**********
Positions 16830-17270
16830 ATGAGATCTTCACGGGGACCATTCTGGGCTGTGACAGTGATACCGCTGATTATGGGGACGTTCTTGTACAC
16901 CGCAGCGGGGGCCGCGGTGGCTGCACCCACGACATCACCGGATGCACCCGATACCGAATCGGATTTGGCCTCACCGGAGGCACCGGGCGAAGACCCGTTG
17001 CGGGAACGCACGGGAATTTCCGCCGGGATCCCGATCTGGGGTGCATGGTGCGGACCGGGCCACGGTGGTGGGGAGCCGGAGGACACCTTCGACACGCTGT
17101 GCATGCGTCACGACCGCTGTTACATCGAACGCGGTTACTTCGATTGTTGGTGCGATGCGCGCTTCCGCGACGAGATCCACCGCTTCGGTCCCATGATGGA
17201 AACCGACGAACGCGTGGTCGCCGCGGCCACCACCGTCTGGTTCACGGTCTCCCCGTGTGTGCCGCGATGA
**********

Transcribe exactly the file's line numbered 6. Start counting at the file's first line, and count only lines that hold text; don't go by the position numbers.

17201 AACCGACGAACGCGTGGTCGCCGCGGCCACCACCGTCTGGTTCACGGTCTCCCCGTGTGTGCCGCGATGA